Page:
Then we started getting rain. Rain. More rain. Rain for days. Cloudy, gloomy days of rain. The overcast sky and run-off from the rain caused a roll-over in the pond. That means that the catfish are dying from lack of oxygen. Well, by now they are all gone. The biggest ones go first since they require the most oxygen, then the medium ones and, by this morning, the small fish were floating. It's horrible to see and there is nothing to be done.
from the sunshine and the splashing movement in the water. We have a pump that sprays water to help replenish oxygen, but the sun does the most work. When the sky is overcast for days, it becomes a problem.
However, the run-off of water from the rain churns up the bottom muck, which in turns sucks out more oxygen. The pump can't handle the extra drain and the fish begin dying. By the time we realize the problem, it's too late for the fish and every one is lost.
Of course, it's horrible and gets worse as the fish begin to decompose. It will take about a month for the water to stabilize but we'll wait even longer before buying fingerlings (baby fish) to replace the ones we've lost. That means at least a year before we have fish that are big enough to catch.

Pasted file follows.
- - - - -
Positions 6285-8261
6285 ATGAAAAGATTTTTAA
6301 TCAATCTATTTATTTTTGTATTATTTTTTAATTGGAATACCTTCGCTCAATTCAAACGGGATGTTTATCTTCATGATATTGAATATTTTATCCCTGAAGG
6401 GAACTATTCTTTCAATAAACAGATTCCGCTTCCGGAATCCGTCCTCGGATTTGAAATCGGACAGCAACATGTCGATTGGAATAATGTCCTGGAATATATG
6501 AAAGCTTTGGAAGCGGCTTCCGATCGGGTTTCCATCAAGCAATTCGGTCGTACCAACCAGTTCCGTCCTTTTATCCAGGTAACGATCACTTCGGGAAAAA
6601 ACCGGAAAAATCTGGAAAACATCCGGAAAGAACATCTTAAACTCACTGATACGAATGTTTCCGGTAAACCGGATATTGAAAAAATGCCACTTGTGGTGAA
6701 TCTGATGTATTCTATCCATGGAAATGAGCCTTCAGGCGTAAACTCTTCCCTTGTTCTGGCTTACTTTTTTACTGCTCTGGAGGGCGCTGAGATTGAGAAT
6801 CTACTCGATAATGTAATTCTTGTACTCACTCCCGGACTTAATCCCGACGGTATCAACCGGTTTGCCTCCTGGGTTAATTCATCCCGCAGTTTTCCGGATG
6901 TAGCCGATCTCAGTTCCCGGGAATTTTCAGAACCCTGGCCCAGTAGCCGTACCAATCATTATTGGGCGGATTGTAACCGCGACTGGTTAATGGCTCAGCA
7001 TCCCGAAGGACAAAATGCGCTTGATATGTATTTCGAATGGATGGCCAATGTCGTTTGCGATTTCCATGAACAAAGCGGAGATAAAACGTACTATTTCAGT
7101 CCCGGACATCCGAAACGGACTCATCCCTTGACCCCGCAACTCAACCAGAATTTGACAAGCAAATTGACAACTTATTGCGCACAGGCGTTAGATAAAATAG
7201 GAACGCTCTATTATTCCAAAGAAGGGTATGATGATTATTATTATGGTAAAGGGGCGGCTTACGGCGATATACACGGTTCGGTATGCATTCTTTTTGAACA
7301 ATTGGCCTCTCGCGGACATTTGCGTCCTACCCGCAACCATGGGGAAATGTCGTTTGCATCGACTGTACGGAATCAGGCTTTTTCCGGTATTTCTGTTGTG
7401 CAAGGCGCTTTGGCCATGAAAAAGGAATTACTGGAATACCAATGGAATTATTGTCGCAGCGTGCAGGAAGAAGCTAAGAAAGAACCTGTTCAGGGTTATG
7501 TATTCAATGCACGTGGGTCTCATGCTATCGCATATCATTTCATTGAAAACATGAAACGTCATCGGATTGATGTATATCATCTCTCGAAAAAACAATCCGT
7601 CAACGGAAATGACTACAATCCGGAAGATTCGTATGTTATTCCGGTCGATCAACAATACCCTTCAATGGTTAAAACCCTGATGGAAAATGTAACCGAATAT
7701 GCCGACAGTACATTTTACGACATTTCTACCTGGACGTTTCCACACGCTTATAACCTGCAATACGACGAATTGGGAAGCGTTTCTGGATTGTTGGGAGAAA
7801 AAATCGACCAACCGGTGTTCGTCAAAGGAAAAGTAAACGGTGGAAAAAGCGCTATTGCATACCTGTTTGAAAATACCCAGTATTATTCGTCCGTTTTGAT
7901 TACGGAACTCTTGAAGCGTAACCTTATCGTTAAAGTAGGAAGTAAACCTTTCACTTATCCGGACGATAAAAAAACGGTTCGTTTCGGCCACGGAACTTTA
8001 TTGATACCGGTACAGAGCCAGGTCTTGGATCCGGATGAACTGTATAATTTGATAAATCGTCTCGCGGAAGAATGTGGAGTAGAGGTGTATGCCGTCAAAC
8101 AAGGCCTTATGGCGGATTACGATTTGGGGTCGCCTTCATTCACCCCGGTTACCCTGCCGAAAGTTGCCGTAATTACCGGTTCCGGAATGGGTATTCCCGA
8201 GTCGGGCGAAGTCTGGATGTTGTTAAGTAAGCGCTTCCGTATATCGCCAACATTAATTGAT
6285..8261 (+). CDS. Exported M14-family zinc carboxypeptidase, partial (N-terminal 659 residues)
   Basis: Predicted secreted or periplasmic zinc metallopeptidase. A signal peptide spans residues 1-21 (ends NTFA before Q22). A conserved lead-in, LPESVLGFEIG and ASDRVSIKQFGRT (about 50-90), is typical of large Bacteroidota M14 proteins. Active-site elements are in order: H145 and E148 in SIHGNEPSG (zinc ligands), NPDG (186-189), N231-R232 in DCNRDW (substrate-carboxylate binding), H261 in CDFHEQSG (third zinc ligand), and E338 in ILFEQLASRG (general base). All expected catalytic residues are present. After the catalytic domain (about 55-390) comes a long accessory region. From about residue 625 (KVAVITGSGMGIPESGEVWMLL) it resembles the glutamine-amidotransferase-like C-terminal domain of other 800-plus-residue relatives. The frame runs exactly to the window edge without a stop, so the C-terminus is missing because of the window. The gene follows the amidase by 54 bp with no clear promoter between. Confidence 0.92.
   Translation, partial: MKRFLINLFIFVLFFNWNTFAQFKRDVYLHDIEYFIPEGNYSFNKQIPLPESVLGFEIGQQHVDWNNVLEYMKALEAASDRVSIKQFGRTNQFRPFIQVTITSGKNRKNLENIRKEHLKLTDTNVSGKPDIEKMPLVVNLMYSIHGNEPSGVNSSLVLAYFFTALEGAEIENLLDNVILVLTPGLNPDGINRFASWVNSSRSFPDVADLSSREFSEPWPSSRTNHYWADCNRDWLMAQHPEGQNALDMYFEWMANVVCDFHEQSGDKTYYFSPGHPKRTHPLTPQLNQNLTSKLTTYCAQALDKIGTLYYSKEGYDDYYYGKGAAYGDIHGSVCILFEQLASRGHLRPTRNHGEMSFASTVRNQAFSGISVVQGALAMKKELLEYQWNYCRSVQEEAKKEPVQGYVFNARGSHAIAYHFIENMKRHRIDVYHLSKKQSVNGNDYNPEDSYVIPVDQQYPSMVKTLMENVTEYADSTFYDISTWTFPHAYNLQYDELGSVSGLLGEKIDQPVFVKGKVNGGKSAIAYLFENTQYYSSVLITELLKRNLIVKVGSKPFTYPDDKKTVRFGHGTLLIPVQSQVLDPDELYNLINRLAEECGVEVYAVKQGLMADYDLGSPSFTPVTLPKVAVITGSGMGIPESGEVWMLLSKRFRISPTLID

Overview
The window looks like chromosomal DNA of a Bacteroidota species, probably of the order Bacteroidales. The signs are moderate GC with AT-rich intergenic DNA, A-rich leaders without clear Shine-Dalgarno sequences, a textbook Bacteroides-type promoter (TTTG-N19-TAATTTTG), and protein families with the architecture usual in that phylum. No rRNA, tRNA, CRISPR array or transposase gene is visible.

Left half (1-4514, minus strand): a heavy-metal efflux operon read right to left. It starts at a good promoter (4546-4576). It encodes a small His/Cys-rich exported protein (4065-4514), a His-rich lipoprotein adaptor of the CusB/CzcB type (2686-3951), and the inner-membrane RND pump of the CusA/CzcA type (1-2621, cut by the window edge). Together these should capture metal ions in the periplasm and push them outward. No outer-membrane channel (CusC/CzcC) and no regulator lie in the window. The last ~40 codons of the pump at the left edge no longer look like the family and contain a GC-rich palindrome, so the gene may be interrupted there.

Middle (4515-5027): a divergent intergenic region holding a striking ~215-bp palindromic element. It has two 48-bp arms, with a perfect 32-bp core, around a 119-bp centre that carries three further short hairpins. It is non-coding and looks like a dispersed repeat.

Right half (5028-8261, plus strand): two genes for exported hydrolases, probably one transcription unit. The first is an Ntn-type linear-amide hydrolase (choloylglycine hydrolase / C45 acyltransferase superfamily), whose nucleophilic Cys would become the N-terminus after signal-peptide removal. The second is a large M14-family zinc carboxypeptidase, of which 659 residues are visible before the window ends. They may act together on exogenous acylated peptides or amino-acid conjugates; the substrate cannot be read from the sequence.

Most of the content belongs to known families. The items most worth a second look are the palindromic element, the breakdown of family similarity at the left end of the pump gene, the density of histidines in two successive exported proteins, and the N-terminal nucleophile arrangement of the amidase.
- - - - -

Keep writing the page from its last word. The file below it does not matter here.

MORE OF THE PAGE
Probably the worst is that Rich is pretty attached to his fish. He loves to feed them and to go out to the pond where it's quiet and peaceful. He really enjoys fishing and loves it when the boys come by with their rod and reels.
We also lucky to have had a couple of white, or albino, catfish. We could see them feeding along the edges of the pond and occasionally when we were fishing. They were easy to spot and recognize from their markings. They were special.
They are gone, though, and buying fingerlings does not guarantee getting albino fish. We'd had these for several years since no one would even consider catching them. They are like pets to us, so their loss is really disheartening. All from a bit of rain and clouds.
All images from Google images unless otherwise noted.